Sermon: Ask Me for Anything

May 10, 2020
Fifth Sunday of Easter
Mother’s Day

John 14:1-14

by Eric Anderson

He had been to the amusement park, so he knew how to drive a car.

He was young. Maybe about six or seven. And he’d been to the amusement park where they had the cars you could drive yourself. Mom had sat with him and she’d said very good things about his driving. He hadn’t run off the road. He hadn’t gotten stuck in a ditch. He’d only bumped the car ahead of him a little bit, and that was just because it was being driven by his only sister and he was joking.

Besides, the car his cousin was driving behind them bumped them even harder, so… He knew how to drive.

When the day was over and everybody was tired out, they returned to their car in the gigantic parking lot. “I’m really tired,” said mother.

“Oh!” he said. “If you’re tired, I’ll be glad to drive. I know how!”

Everybody – sister, cousin, everybody – looked at him.

“When did you learn to drive?” sister asked.

“Just now!” he said. “In the park!”

“Step over here,” said mother. She opened the door where she usually sat, the one with the steering wheel. She pointed at the two pedals on the floor. “What do those do?”

Well, that was a puzzle. The car he’d driven in the amusement park had had only one pedal. You pressed it down to go and when you lifted your foot off it, the car stopped. “Well, that one must make it go and stop,” he said, pointing at the big wide one on the left. “That one must be for… putting the windows down?”

“I’m afraid not,” said his mother. “Now look at this.”

She took him to the front of the car and the stared at the bumper. “What was the bumper like on the car you drove?” she said.

“It was big and had these big springs,” he told her.

“What does this one look like?”

“Um. Plastic?”

She pointed at the ground. “Is there anything missing from what you drove?”

Well, yes, there was. His car had followed a track with a guide under the car to keep it going the right way. His mouth made a big round “O” of realization.

“These cars aren’t much alike, are they, Mom?” he said.

“Not very much, no,” she answered. “So though I thank you for making the offer to drive, I think it’s probably best if I do it.”

Everybody agreed.

In nine or ten years, I hope you’ll hold that mother and son in your prayers as he learns how to drive for real.

The words of Jesus we heard just now come from the Last Supper. I know it’s after Easter, but let’s face it: If we were to limit our Gospel readings to things that happened after the resurrection in this season, we’d be out of material pretty quickly.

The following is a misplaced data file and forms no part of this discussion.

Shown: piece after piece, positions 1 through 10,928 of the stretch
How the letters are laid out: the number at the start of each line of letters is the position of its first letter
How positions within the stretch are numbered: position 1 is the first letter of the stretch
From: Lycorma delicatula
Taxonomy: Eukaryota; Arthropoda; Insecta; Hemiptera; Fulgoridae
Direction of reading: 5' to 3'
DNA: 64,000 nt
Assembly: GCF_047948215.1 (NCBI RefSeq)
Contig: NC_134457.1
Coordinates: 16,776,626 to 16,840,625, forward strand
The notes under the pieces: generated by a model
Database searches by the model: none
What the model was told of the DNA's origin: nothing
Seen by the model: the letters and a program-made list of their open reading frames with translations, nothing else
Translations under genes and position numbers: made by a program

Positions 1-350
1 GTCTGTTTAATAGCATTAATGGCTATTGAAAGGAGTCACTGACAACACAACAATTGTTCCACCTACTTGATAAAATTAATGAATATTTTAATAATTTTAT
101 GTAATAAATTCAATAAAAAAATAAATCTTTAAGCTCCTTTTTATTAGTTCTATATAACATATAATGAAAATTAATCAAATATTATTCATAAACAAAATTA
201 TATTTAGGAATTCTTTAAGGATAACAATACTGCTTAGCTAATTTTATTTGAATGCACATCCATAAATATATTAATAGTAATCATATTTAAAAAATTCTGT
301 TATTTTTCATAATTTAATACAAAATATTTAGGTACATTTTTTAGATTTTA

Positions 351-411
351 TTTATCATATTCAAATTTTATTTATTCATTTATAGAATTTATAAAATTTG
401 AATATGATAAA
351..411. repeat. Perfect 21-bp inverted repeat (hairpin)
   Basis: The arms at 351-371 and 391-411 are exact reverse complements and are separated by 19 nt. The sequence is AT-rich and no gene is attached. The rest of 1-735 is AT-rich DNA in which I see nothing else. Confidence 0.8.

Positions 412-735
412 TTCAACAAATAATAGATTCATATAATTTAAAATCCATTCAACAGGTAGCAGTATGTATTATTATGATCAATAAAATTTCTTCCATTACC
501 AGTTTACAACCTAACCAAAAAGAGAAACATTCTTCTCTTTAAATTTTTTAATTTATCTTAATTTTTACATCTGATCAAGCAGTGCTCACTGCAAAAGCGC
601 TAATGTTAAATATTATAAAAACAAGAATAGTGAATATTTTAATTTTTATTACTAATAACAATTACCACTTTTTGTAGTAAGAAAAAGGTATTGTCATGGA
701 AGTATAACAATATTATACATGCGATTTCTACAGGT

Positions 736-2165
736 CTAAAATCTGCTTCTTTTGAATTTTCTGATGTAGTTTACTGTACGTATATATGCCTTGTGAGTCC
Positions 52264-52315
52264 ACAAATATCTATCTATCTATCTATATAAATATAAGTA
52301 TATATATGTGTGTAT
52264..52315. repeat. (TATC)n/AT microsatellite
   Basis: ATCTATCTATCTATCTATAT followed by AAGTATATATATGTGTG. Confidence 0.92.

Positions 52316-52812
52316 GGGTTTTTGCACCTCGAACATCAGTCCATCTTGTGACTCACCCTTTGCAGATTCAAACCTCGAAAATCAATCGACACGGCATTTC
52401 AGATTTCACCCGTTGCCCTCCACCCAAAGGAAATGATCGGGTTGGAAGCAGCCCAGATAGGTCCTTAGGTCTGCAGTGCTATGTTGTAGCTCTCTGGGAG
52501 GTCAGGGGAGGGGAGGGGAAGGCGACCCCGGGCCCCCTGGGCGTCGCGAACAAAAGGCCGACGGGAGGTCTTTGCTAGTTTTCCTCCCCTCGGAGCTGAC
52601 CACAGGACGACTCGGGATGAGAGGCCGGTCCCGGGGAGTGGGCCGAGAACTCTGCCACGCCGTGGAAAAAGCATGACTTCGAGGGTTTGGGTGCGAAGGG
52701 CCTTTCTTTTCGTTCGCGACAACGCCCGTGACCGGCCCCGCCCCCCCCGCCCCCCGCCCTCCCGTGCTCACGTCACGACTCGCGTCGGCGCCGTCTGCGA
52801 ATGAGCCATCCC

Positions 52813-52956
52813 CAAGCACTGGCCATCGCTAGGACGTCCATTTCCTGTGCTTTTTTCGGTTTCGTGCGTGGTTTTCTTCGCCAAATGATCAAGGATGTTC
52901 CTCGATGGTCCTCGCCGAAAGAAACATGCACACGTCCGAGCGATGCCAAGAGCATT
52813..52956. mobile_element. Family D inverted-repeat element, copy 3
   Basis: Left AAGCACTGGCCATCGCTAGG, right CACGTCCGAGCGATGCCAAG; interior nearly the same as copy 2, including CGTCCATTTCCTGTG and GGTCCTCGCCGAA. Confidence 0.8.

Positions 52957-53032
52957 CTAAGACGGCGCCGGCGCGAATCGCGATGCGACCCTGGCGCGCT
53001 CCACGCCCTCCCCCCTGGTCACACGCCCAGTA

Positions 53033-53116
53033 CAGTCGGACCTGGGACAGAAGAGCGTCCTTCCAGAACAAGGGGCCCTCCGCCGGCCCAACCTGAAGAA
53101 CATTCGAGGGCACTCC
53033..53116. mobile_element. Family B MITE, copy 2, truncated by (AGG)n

No, these words are part of what gets called “Jesus’ Farewell Speech to his Disciples.” He speaks of his impending arrest and crucifixion, he speaks of his resurrection, and frequently in terms that, as John tells the story, his friends don’t really understand. Both Thomas and Philip ask questions here that, all in all, Jesus seems to feel they should know the answers to already.

This is a passage filled with extraordinary statements: Jesus’ assertion that he has the ability to create homes in the realm of God. Jesus’ assertion that he is in God and God is in him. Jesus declaration that he will do anything we ask in his name.


We’ll have seven-year-olds driving cars in no time.

Except that we know perfectly well that not all our prayers get fulfilled as we hope or expect.

Saint Augustine wrote in his Tractates that a Savior cannot give people everything they want because not everything supports their salvation. A Savior that accommodates the damnation of people is not a Savior at all. He was aware, however, that other prayers have also not been fulfilled. He wrote, “There are some things, indeed, which, although really asked in His name, that is, in harmony with His character as both Saviour and Master, He doeth not at the time we ask them, and yet He faileth not to do them. For when we pray that the kingdom of God may come, it does not imply that He is not doing what we ask, because we do not begin at once to reign with Him in the everlasting kingdom: for what we ask is delayed, but not denied. Nevertheless, let us not fail in praying, for in so doing we are as those that sow the seed; and in due season we shall reap.”

Yet what about the delay in many other prayers that are in harmony with Christ’s character as Savior and Monarch? What about the prayers of people being assaulted, what about the prayers of people in their illnesses, what about the prayers of the persecuted and the forgotten? What about the prayers of the world in a pandemic? Is it enough to say that in our prayers “We are as those that sow the seed; and in due season we shall reap”?